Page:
YSlow Cookie-free Domains – htaccess caching, mod_expires

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    AITpro Admin

    Email Question:

    Hi Edward,

    How are you today? I have a question and this has not meen with the BPS but my website need to set cookies. Because some plugins used cookies.  I have read that you can set cookies mod_write in .htaccess file. I have tested with yslow under chrome browser, see the results below.  How can i resolved this? Or wich code i must use for this.  Can you help me? You are the expert about the .htaccess file  Is this the right way by the way to right code in the .htaccess file?  Greetings, Antoin  Grade F on Use cookie-free domains There are 54 components that are not cookie-free

    AITpro Admin
    Antoin Vink

    Hi, Thank you for the links, realy appreciate it.
    I saw this link: http://www.xpertdeveloper.com/2011/07/wordpress-cookie-free-domain/
    What is realy better .htaccess or wp-config.php
    But i don’t know how to apply this:

    define("WP_CONTENT_URL", "http://static.yourdomain.com");
    define("COOKIE_DOMAIN", "www.yourdomain.com");

    Note: Please make sure that you have used “bloginfo(‘template_directory’)” to load your static content in theme files.

    AITpro Admin

    Personally I use htaccess code as much as possible to accomplish whatever I need to accomplish so I would personally go the htaccess code route. The primary reason for this I can change things really quickly – add, remove and modify htaccess code as needed.  Adding a subdomain site is not as simple an issue as it seems at face value.  Creating a subdomain site will have an impact on your main site.  A subdomain site is treated as a separate domain.  Before you decide to create a subdomain site you should reseach the Pros and Cons of creating a subdomain site.

    Note:  I assume this is a typo / mistake – I believe that this will break your plugins that use this Constant because the wp-content folder is not included in URL path.  I could be wrong, but If you are considering going this route you should triple check this.

    define("WP_CONTENT_URL", "http://static.yourdomain.com");
    Antoin Vink

    Yeah, you have right. This sounds very logical!
    I will take the .htaccess route. I will read your links. Thanks for the great tips!

    Antoin Vink


    I have search about the mod_expires code, but there are many of them.
    On the first link what you give me you have three samples http://www.askapache.com/htaccess/speed-up-sites-with-htaccess-caching.html#mod_expires_Caching_EX-_1. And this one i don’t know. Which code can i better use for my website Edward? So i can put it on my .htaccess file. This is very new for me.

    AITpro Admin

    EDIT:   Additional info added for WordPress sites:  http://forum.ait-pro.com/forums/topic/yslow-cookie-free-domains-htaccess-caching-mod_expires/#post-11479

    After looking at the whole cookie-free domain thing some more it appears that the only way to implement this would be to create a subdomain site.  I have never attempted to implement this so I really don’t have any answers for you regarding this quesition.  I had misinterpreted what the cookie-free domain method is supposed to accomplish and had assumed it was tied directly to caching, but I see that it is similar, but actually something different.  So unfortunately I cannot assist you with this since I know pretty much zero about this.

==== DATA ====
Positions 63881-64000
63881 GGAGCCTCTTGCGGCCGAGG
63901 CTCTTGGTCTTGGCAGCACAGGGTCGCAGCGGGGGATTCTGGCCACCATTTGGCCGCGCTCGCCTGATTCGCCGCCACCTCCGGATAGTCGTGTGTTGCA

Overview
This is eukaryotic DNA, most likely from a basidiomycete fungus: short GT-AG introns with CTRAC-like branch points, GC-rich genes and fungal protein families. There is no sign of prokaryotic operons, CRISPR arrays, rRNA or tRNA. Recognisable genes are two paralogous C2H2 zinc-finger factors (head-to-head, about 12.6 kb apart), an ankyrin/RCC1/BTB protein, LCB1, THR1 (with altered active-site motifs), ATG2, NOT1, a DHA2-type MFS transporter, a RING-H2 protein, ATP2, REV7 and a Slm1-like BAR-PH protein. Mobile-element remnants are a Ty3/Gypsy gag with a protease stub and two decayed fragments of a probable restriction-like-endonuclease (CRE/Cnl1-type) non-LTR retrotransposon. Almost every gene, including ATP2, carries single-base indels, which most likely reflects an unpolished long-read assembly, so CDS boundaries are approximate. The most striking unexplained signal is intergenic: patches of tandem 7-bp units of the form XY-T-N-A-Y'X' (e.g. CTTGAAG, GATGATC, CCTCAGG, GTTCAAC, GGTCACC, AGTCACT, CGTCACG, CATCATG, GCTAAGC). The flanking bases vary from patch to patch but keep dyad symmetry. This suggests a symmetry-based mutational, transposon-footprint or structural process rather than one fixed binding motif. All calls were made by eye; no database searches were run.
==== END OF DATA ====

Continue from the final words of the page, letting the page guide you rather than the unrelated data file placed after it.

Just FYI on the askapache caching methods:
    The askapache website shows you 2 ways that you can do caching with htaccess code to speed up your website and this is different then implementing a cookie-free domain.


    You can use either or both together as you see for failsafe caching if one does not work on your particular Host.  What that means is that one mod may be ignored on your particular Host / Server while the other does work / is allowed.  Most likely both will work / are allowed since these are now very standardized mods.

    Antoin Vink

    Hi Sir,

    Thanks for your excellent explanation. Indeed, I think that domain is very different.
    Especially if you are using W3 Total Cache. Then mod_expires and mod_headers is much better for that.I can add these htaccess codes under category: B-Core———CUSTOM CODE BOTTOM: Add miscellaneous custom htaccess code hereONLY add validation code below htaccess or text commented out with a pound sign #———And add and save?Thanks for your timeGreetings!

    Antoin Vink

    This is a nice code for the Custom code: http://www.askapache.com/hacking/speed-site-caching-cache-control.html
    With both mod_expires + mod_headers
    Caching with .htaccess and Apache will take your website and your web skills to the next level. This is some technical and advanced methods condensed to simple htaccess code examples for you. But you must take the time to understand caching with cache-control and other headers and HTTP options before you implement on a production server.

    Caching with both mod_expires + mod_headers
    # Turn on Expires and set default to 0
    ExpiresActive On
    ExpiresDefault A0
    # Set up caching on media files for 1 year (forever?)
    <FilesMatch "\.(flv|ico|pdf|avi|mov|ppt|doc|mp3|wmv|wav)$">
    ExpiresDefault A29030400
    Header append Cache-Control "public"
    # Set up caching on media files for 1 week
    <FilesMatch "\.(gif|jpg|jpeg|png|swf)$">
    ExpiresDefault A604800
    Header append Cache-Control "public"
    # Set up 2 Hour caching on commonly updated files
    <FilesMatch "\.(xml|txt|html|js|css)$">
    ExpiresDefault A7200
    Header append Cache-Control "proxy-revalidate"
    # Force no caching for dynamic files